Scientists Design Energy Source to Live on Moon
Wales, 4 Sep (ONA) --- Scientists have developed an energy source which could allow astronauts to live on the Moon for long periods of time.
The Nasa-led Artemis Program hopes for an outpost on the Moon by around 2030, BBC news reported.
Bangor University has designed nuclear fuel cells, the size of poppy seeds, to produce the energy needed to sustain life there.
Prof Simon Middleburgh from the university said the work was a challenge - "but it was a fun one".
The Moon, which is seen by some to be the gateway to Mars, contains a lot of valuable resources needed for modern technology.
The hope is that it could be used as a springboard to reach the planets beyond.
The Bangor team, which is a world leader on fuels, works with partners such as Rolls Royce, the UK Space Agency, Nasa and the Los Alamos National Laboratory in the US.
Prof Middleburgh from the Nuclear Futures Institute said the team hoped to fully test the nuclear fuel "over the next few months".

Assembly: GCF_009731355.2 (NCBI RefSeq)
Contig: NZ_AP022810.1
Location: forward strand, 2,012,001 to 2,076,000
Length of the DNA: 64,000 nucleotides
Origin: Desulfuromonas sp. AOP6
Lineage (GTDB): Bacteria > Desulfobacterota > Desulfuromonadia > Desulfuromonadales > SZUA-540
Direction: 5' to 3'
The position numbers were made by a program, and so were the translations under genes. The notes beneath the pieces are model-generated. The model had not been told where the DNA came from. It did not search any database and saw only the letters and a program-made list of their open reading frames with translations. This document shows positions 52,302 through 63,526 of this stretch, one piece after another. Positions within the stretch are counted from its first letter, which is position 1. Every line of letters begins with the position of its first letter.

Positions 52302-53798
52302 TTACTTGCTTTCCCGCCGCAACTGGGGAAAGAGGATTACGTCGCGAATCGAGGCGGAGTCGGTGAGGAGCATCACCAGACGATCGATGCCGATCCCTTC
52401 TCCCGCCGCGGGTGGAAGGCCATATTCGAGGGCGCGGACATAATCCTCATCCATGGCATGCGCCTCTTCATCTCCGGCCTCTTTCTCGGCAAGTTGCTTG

On parts of the Moon, temperatures plummet to astonishing lows of -248C because it has no atmosphere to warm up the surface.
Bangor University is a major player in the quest to generate another way of producing energy and heat to sustain life there.
The researchers have just sent the tiny nuclear fuel cell, known as a Trisofuel, to their partners for testing.
This Trisofuel cell could be used to power a micro nuclear generator, created by Rolls Royce.
The generator is a portable device, the size of a small car and "something you can stick on a rocket," Prof Middleburgh said.
That will now be fully tested and put through forces similar to being blasted up into space, ready for a Moon base in 2030.
He added: "You can launch them into space, with all the forces… and they'll still function quite safely when they're put onto the Moon."